It seems like anytime computers or video games are mentioned, somebody ends up talking about bits. Both processors and colour palettes can be measured this way, but what it means is less often received rather than an obscure idea of where in time something might have come from in time when someone says, for example, 8-bit.
The general rule of colour bits is the number of variations in a colour palette according to how many bits it is. In 4-bit colour, you have four base colours (greyscale, red, green, blue) and the variations of those colours are sixteen, as is four times four, and the palette becomes the series of bars below.
The world has seen thousands of artists and millions of great pieces of art, but we chose just a handful of pieces of art from some of greatest masters of painting to show a little of how they were inspired by color... or perhaps, how they inspire us with color.
Painted between 1503 and 1506 in Florence, Italy. It is painted using the sfumato method, a term coined by Leonardo referring to a painting technique in which translucent layers of paint are applied so subtly that there is no perceptible transition. Her enigmatic smile has been both evocative and cause of speculation as to whom she might be.
Whether you have insurance or not, whether you're in the worst pain you've every felt in your life or not, it always seems like an extra hassle to get better sooner, because that means waiting for an hour, filling out paper work. Talking. Everyone hates going to the doctor's office.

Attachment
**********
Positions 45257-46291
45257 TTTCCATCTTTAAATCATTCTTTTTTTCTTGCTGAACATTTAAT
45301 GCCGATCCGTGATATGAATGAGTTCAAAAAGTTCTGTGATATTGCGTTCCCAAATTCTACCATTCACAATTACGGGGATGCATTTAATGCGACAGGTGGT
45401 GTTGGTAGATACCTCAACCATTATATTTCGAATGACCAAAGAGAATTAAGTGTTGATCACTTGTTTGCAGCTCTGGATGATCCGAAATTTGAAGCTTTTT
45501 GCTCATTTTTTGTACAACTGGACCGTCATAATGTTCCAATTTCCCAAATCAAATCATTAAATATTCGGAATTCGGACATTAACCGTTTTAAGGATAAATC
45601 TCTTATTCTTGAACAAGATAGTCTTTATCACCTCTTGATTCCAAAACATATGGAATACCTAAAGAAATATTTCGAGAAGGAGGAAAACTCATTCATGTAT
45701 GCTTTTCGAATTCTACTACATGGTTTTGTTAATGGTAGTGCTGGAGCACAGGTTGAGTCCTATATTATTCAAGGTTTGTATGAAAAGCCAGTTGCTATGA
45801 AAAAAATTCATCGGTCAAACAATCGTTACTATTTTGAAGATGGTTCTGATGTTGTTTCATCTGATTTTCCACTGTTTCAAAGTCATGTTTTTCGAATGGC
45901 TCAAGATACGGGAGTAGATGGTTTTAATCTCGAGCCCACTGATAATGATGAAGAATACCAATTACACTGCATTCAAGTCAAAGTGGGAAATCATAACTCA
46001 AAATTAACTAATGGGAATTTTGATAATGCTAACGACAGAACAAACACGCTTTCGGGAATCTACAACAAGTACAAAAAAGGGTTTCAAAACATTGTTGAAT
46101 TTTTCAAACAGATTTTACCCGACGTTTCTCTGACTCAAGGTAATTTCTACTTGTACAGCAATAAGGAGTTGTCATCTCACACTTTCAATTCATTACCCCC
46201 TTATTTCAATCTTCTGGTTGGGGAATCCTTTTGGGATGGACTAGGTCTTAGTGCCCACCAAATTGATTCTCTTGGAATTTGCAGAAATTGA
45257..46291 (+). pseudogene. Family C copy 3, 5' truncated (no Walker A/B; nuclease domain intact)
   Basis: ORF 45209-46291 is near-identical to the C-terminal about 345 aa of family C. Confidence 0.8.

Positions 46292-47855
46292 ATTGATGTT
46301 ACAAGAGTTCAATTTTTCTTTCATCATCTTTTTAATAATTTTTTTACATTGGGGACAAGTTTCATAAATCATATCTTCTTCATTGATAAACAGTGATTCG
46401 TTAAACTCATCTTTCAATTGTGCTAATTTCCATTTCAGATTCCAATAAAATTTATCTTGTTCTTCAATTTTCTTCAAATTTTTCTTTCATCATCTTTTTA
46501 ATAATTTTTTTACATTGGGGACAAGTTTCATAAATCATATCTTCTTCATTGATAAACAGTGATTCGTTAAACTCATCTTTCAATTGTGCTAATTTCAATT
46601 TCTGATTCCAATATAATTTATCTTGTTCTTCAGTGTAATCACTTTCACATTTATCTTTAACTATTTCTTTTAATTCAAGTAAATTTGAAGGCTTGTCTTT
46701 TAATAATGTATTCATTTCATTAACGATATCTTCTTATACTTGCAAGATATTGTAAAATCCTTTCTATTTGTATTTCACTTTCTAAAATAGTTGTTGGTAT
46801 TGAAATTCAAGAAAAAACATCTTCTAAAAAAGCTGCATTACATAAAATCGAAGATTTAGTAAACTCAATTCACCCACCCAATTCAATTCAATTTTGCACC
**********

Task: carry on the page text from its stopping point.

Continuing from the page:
Accompanied by synchronised music akin to the earliest of arcade games, which is wonderful, the varying block animations and sounds were put together in 1971. The video below is called Synchromy, and it was created by Norman McLaren, Scottish-born Canadian animator and film director. The series of colours and sounds build together, and become something incredible and stimulating even today. In all, the theme seems to be very playful and upbeat.
Sugar is a powerful thing, don't let anyone tell you differently. When we were younger, sugar filled the imagination and conversations with others and suddenly everything became silly. Once we're older, sugar brings that child in us back out, and we're still driven crazy by it. Favourites were common, but everyone had several.
Here are five colourful, sugary things that I ate way too much of as a kid, and drove my mother crazy with.
Finally. Sunglasses for the eye alone.
Nike Vision has been putting out sport glasses for both UV protection and better vision that can withstand the pace of you. Available in grey-green or amber -- different colours for different situations -- their latest development has been tinted contact lenses called Nike MAXSIGHT that no only can carry your prescription, but can block harmful UV rays and keep what the MAXSIGHT campaign terms visual noise from building up near the retina that can blur vision.
To learn more about the product, and where you can get some of your own, visit Nike Vision and click on MAXSIGHT.